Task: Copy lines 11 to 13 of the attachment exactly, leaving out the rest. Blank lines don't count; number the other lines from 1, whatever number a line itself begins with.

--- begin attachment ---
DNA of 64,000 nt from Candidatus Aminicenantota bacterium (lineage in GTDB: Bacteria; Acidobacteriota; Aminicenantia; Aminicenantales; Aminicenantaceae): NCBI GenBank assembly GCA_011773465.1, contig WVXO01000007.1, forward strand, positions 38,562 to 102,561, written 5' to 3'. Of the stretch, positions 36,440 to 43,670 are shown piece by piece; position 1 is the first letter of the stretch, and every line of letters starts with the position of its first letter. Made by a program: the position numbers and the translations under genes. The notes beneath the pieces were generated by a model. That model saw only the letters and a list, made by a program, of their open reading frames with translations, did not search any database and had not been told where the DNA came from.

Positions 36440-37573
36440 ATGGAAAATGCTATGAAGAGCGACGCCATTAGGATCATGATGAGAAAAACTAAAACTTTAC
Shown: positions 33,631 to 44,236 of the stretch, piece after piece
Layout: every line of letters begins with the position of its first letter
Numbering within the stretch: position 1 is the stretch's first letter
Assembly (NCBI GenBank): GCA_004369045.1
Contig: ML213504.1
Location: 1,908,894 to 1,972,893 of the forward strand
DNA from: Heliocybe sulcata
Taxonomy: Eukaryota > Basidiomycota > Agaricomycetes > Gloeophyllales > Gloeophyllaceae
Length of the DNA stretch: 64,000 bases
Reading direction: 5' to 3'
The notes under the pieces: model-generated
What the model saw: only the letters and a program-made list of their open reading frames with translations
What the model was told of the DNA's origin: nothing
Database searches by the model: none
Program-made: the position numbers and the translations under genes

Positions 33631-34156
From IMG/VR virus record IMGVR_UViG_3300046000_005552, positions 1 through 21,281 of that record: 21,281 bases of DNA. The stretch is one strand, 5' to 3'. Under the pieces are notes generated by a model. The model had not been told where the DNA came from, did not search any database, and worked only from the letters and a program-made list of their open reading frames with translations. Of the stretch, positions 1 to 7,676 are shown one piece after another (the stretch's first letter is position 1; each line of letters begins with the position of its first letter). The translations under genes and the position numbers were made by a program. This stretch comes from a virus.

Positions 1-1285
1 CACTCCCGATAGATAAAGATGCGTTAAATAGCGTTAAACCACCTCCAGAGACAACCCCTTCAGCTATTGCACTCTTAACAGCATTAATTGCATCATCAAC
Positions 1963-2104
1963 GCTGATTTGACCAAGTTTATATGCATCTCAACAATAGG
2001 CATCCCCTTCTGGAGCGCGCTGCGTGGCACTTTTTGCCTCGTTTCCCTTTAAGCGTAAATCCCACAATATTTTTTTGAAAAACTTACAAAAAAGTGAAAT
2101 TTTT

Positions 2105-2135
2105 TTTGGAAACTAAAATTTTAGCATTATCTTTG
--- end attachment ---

Taxonomy: Eukaryota > Basidiomycota > Agaricomycetes > Gloeophyllales > Gloeophyllaceae
Length of the DNA stretch: 64,000 bases
Reading direction: 5' to 3'